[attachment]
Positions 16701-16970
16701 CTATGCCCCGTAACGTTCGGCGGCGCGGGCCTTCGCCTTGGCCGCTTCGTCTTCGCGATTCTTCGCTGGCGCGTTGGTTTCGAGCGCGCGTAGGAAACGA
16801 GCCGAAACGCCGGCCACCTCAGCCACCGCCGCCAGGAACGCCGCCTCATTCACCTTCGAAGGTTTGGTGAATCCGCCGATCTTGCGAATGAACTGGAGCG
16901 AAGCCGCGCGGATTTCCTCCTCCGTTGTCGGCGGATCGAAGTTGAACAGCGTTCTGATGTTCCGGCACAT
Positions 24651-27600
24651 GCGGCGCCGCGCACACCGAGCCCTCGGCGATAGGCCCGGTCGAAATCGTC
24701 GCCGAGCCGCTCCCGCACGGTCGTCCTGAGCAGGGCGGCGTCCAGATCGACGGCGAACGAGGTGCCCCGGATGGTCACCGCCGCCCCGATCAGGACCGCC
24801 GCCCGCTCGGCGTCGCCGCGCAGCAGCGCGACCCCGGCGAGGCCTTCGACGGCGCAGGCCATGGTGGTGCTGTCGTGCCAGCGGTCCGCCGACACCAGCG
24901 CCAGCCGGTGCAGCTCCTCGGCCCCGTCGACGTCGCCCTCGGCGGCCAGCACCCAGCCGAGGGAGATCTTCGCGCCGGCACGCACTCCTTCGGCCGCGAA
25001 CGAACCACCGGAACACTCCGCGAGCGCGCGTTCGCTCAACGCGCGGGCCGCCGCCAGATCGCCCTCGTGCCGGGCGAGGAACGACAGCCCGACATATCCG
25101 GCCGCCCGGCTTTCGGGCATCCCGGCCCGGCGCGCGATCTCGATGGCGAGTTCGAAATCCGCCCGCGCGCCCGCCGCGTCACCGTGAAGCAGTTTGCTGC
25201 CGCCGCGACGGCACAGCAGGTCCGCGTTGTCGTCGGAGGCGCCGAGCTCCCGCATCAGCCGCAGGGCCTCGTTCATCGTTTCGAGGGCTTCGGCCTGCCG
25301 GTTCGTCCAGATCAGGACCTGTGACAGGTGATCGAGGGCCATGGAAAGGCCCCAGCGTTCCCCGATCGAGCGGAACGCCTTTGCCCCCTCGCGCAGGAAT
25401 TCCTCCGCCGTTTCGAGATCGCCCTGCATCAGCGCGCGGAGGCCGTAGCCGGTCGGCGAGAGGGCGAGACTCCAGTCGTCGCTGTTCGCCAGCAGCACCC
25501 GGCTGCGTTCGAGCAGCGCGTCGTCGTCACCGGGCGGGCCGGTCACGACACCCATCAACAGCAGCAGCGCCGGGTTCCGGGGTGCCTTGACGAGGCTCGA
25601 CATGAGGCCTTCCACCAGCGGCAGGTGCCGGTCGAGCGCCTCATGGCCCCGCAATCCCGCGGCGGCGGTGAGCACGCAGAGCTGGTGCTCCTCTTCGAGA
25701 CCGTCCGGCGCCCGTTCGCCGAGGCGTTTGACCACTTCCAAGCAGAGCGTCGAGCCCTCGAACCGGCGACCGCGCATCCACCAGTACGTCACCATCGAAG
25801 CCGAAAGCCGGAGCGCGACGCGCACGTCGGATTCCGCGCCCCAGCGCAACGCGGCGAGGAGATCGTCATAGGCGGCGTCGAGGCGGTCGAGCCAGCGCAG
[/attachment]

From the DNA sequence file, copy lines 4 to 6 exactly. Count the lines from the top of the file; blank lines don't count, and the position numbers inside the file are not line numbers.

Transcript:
16901 AAGCCGCGCGGATTTCCTCCTCCGTTGTCGGCGGATCGAAGTTGAACAGCGTTCTGATGTTCCGGCACAT
Positions 24651-27600
24651 GCGGCGCCGCGCACACCGAGCCCTCGGCGATAGGCCCGGTCGAAATCGTC